The Atlas of the State of New York was produced by David H. Burr in 1829, and was only the second atlas ever created for an individual U.S. state. Crazy, right? We found 41 of Burr's original maps for the Atlas, and we're here to shine some light on the history behind these crazy beautiful maps of the Empire State.
Above: 41 Original maps of New York counties north of the city by famous topographer, William H. Burr, published in 1829.
David H. Burr
Known today as the first truly American cartographer and map publisher, David H. Burr's early life and career would not be indicative of the craft he would become famed and remembered for. He was born in Bridgeport, Connecticut, and moved to Kingboro, New York in 1822 to study law – which quickly granted him admittance into the New York Bar Association. His time in law did not last long, however, as he swiftly left to join the New York State militia in place of his honorable position at the Bar Association. It was in the militia that Burr's untapped artisanal potential would be unlocked as he was assigned, albeit not experienced, to work under Survey General of New York, Simeon De Witt, to survey New York Roadways.
From Left to Right: Simeon De Witt, De Witt's Anglo-American "Star Map" (1780), and De Witt's Map of New York (1804).
Burr, being the open-minded and ambitious man he had shown himself to be, saw a window of opportunity in his new occupation. Because New York State had not yet conducted any high-quality surveying on its vast territory, Burr was able to negotiate with New York Governor, De Witt Clinton, to obtain copies of other New York survey work in order to compile a map and Atlas of the state. The state agreed that they were lacking important territory records, and Burr's project was endorsed and financed by them with pure enthusiasm.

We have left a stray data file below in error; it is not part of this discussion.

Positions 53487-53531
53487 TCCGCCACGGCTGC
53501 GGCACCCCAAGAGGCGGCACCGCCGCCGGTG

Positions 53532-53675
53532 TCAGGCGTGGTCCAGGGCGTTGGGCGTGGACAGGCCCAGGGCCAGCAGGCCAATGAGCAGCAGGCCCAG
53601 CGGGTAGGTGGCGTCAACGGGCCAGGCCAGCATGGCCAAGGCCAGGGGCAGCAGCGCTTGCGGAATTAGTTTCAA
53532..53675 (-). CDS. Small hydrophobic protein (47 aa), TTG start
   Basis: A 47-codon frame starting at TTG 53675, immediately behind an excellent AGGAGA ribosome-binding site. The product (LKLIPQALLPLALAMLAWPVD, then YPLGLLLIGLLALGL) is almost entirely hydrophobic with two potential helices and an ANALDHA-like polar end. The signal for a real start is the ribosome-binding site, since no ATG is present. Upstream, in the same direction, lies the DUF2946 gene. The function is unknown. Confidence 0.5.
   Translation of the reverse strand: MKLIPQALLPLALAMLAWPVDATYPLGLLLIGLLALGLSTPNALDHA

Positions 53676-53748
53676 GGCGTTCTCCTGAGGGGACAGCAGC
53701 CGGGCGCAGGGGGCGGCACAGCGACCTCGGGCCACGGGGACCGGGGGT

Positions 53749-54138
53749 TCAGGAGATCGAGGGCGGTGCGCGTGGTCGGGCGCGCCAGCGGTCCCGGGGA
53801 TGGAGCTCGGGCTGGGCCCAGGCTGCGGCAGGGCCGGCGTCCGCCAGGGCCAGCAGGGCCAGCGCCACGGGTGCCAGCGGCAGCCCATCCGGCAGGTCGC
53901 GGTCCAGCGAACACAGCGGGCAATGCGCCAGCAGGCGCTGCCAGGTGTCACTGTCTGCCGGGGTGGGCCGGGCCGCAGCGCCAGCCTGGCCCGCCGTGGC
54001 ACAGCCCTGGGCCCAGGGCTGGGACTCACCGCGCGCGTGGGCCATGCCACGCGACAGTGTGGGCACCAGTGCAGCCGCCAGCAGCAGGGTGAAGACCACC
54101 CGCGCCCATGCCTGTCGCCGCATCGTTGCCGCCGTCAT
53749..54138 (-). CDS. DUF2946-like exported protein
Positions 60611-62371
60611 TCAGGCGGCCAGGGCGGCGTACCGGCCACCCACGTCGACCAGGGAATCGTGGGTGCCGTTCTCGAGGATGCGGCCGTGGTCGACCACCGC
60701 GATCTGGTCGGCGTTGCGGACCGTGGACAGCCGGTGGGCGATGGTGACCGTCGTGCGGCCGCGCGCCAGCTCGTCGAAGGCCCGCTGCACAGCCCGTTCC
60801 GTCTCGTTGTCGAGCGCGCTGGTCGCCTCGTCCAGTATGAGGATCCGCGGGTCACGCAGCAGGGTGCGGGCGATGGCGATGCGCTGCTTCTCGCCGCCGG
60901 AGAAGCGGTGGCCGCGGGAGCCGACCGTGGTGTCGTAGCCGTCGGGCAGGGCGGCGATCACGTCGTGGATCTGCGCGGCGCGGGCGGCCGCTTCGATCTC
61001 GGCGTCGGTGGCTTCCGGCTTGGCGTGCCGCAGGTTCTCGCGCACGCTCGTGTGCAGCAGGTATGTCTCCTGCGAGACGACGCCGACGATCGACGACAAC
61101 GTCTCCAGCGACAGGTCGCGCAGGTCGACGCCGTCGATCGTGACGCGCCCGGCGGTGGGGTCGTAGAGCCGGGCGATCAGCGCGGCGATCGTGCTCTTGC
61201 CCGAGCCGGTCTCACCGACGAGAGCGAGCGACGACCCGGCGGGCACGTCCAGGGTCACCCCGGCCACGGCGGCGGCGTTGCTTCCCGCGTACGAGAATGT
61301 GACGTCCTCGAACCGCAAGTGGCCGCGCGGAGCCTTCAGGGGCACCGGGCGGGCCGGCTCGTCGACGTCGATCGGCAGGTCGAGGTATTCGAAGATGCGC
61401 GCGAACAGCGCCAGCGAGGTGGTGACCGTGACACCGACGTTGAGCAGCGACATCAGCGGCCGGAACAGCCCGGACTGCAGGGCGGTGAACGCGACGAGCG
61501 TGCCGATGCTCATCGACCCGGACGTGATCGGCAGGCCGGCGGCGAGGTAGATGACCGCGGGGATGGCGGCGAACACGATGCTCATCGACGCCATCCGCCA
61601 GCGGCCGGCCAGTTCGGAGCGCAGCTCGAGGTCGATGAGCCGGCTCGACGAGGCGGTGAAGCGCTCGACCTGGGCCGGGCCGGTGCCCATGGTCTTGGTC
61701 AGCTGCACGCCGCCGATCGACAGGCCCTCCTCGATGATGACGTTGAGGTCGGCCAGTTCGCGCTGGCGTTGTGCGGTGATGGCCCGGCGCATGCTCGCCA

An Atlas of the State of New York
What followed Burr's granted request was the 1829 Atlas of the State of New York, which was only the second Atlas produced of a U.S. state, and subsequently, one of the most important state Atlases ever produced. Under the direction of his mentor Simeon De Witt, Burr was able to produce a historical set of maps and documents that showed the state's most important roads, waterways, and towns – all during New York State's economic heyday following the construction of the Eerie Canal. His maps played an important role in the astronomical growth that was to come to the state in the twentieth century and beyond.
David H. Burr did not stop working his magic in New York. In fact, his contract with the Empire State was just the beginning. In 1832, Burr became the official topographer of the U.S Post Office Department, where he was tasked with creating maps of essential routes, roads, canals, and railroads for U.S. Postmasters.
Not long after, he was appointed as a draftsman at the House of Representatives of the United States. In 1848, he was appointed the Deputy U.S. Surveyor for the Florida Survey, and then he worked in Washington D.C. for the 1850 Census.
On January 9, 1852, the U.S. Senate resolved to employ an expert to compile maps of the Federal Surveys that had been conducted. Burr was an easy choice, and was appointed this position. It was during this tenure that he put forth his last known published map: Map of the United States (1854). With one wide-sweeping final work, Burr's legacy entwined itself with American history, and his craftsmanship is remembered as some of the best.
Yesterday's News has come upon a large collection of original works from Burr's Atlas of New York State – meaning you can own a piece of New York history! Check out our Instagram post here for more details, and send us a text, call, or DM to inquire about any New York County map you're interested in purchasing.
Until next time,